I learned a lot from my many years in the Boy Scouts of America (BSA), and I’m still learning from the organization. This summer, for example, I learned that, as a non-profit, the BSA wasn’t paying much attention to good governance practices when it reaffirmed its policy against admitting gay leaders to its ranks.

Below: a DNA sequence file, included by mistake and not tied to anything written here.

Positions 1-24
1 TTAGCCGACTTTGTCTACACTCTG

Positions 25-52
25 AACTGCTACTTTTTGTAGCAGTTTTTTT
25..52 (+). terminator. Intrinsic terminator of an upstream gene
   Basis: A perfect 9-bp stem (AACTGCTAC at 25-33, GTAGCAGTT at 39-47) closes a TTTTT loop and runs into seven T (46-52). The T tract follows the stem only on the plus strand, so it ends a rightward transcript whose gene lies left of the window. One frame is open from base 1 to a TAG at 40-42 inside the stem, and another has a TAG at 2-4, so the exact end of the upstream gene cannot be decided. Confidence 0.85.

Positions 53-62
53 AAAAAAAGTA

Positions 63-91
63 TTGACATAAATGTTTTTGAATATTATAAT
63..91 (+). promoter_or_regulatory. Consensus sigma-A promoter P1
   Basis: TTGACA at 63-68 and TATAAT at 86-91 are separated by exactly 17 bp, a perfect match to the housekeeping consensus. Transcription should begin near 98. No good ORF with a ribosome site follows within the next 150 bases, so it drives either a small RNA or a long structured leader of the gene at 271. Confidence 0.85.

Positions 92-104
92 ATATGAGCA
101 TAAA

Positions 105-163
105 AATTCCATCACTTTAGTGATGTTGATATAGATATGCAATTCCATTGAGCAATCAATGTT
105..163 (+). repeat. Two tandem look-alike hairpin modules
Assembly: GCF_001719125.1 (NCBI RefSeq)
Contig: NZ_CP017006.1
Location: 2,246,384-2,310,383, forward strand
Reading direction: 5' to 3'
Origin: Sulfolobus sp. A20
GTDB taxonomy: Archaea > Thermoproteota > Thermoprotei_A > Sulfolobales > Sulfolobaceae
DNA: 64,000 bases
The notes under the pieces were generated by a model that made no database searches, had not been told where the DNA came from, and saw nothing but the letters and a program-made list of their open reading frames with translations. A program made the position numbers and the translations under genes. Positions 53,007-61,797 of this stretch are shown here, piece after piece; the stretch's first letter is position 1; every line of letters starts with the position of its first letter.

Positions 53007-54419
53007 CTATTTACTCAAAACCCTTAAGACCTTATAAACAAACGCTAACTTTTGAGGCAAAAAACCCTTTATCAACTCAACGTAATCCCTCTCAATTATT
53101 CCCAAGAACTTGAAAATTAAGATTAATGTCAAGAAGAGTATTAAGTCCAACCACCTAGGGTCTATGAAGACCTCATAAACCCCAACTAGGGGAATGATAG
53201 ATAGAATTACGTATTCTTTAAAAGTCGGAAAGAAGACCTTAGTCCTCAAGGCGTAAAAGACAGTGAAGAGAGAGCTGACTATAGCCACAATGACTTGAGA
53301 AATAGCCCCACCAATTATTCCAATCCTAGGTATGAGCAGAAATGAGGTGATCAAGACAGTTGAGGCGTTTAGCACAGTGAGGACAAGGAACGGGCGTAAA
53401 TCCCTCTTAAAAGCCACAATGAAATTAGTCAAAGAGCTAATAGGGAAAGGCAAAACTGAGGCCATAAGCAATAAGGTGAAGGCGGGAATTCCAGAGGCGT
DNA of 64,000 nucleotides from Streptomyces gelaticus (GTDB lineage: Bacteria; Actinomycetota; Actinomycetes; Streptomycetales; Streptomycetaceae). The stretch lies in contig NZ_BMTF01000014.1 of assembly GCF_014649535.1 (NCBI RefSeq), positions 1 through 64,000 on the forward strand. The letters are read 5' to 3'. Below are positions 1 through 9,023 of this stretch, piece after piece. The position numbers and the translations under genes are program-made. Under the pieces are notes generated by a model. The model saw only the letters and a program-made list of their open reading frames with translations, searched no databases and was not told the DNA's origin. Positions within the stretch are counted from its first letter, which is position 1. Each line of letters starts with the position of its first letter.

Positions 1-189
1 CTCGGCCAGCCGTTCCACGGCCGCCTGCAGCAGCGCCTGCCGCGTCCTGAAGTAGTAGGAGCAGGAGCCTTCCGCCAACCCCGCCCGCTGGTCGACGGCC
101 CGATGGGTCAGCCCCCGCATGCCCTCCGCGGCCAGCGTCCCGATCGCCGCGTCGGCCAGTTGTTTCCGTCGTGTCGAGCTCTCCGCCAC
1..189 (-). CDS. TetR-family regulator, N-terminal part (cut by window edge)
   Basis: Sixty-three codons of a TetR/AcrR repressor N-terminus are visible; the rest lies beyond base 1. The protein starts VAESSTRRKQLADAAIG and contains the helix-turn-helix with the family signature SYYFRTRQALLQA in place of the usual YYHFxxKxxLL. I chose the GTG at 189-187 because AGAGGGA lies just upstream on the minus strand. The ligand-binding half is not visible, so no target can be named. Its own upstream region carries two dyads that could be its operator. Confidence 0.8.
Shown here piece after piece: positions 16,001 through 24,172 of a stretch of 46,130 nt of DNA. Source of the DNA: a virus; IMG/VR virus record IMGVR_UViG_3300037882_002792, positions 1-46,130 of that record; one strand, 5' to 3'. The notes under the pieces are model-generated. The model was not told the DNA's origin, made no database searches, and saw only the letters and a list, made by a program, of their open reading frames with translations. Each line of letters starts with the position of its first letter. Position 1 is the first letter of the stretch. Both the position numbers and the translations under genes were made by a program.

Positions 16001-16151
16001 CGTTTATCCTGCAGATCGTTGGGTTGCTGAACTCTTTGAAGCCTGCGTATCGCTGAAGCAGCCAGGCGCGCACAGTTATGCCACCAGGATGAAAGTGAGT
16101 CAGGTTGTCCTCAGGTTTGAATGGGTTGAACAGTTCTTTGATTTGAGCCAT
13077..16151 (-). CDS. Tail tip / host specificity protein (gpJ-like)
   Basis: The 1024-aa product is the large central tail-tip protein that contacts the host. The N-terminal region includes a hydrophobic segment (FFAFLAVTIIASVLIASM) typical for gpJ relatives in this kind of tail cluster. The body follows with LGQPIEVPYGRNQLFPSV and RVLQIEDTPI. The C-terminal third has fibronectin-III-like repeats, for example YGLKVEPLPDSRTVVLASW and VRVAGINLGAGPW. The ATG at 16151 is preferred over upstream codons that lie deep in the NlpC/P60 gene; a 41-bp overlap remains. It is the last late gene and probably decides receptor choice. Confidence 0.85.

You probably recall the national attention given to the BSA when it developed its own version of “don’t ask, don’t tell” for scout leaders. It led to a 2000 Supreme Court ruling in which the court found that, as a private organization, the BSA could discriminate against homosexuals based on its First Amendment right of free association. Since then, pressure has built within the organization to reconsider the discriminatory hiring policy. It culminated this summer when, after a two-year evaluation, the BSA announced it would retain its anti-gay policy.